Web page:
By doing this the client is less prone to dissatisfaction when the target is reached and that moment is “spoilt” by the inherent imperfections that will be there, too.
Moreover, it is helpful to realize that the present moment itself is also a mixed bag of good and bad and therefore of exactly the same nature with the aspirational moment.
The Coaching Model T puts side by side two T-shape balances which are equivalent in the sense of their identical nature.
This model helps clients develop a more balanced and realistic perspective, a better appreciation of every moment.
The Coaching Model T uses the existing coaching tools and skills but places more emphasis on certain aspects, as follows:
Values and Purpose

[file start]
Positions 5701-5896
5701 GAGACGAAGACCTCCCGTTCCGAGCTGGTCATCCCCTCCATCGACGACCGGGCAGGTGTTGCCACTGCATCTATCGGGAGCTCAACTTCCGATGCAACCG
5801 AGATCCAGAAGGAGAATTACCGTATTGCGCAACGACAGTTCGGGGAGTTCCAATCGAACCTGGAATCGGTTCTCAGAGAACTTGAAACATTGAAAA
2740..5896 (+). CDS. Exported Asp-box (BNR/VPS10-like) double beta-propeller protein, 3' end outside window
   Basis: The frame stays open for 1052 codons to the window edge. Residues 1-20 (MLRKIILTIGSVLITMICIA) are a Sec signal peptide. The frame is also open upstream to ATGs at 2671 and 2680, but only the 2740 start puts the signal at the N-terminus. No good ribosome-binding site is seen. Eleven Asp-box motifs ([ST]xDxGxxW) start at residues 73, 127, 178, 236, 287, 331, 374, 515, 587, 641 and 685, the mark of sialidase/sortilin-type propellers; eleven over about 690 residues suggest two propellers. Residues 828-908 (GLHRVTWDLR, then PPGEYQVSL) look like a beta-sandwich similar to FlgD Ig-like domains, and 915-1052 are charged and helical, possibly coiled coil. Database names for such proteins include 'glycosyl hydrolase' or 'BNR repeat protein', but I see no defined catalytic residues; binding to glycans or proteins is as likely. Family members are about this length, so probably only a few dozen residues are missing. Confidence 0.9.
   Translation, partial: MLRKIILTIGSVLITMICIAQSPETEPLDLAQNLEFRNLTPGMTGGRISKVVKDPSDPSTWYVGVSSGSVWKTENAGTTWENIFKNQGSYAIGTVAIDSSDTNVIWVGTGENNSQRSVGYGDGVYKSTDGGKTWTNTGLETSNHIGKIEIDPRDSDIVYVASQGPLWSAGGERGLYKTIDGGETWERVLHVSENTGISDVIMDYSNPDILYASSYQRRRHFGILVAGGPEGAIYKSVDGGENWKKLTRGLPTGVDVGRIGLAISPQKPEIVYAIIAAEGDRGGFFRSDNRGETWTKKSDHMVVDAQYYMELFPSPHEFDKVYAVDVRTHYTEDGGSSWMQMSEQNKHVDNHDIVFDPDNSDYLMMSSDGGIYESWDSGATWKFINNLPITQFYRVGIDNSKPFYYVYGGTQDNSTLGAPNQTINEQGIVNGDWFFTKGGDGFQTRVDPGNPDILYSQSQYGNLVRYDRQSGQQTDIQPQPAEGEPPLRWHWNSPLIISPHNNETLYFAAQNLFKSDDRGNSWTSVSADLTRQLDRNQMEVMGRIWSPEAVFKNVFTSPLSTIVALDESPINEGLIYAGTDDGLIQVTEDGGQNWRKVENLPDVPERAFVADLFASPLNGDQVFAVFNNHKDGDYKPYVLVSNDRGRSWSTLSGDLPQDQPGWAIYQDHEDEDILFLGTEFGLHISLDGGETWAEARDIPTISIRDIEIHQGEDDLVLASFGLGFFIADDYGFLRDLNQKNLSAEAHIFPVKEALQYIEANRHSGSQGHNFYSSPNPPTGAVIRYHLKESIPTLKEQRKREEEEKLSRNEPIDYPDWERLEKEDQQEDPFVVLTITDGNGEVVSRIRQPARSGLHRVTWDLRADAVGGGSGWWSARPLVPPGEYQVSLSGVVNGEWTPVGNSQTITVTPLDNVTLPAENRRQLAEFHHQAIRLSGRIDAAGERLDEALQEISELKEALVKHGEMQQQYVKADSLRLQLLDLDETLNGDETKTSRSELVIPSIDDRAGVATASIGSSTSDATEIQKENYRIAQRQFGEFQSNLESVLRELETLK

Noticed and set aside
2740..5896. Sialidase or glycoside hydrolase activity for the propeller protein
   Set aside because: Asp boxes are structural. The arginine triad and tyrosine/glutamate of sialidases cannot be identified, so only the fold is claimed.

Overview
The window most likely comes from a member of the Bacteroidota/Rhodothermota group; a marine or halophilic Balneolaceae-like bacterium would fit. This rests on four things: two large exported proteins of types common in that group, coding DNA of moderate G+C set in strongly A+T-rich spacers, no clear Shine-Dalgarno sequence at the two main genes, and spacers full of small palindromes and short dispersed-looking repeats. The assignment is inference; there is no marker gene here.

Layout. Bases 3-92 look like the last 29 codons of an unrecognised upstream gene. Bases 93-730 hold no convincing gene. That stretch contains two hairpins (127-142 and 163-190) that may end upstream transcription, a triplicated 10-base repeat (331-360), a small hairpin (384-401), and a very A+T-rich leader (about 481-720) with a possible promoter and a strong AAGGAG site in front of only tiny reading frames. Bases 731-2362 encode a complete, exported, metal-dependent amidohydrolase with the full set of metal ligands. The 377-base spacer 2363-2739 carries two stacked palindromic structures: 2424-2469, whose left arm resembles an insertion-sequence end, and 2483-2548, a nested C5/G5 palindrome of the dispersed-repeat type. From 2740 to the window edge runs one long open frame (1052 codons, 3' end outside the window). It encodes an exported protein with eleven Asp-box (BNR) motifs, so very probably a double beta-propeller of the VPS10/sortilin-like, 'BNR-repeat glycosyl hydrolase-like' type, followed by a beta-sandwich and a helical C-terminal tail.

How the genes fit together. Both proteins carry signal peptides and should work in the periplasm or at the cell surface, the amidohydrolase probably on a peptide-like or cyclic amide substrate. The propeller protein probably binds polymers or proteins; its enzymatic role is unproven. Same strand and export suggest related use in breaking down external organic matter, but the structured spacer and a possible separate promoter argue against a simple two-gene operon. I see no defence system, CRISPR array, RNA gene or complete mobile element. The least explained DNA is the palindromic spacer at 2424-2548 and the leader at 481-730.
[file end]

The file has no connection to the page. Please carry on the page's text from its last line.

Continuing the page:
Values and purpose tend to be in an area closer to that more silent and balanced self and hence more likely to provide a north star when everything seems to be moving around. In the Coaching Model T, a sufficient amount of time is spent by/with the client to identify the core values. A Wheel of Life is developed according to the client’s identified values and used through the process as a North Star. This reduces the “background noise” and puts what is desirable and what is not from a different perspective. Where possible, defining the life-purpose is of help. One way of doing that is by asking the client to write down a short proposition or phrase that describes their purpose and re-write it to resonate more and more. A sign of getting close to that zone of truth is getting chills or tears in the eyes. Values and purpose are, however, still mental creations, concepts and therefore not the true self but perhaps getting closer to that. Everyone becomes a repository of sensations acquired through life experiences that determine the way in which reality is seen. It is like the white lite hitting a prism and being split into the entire spectrum of colours. Regardless of how those colours would be put back together, they will never result in white light again; in other words, pure reality once entered one’s subconscious interpretation it will never be the same.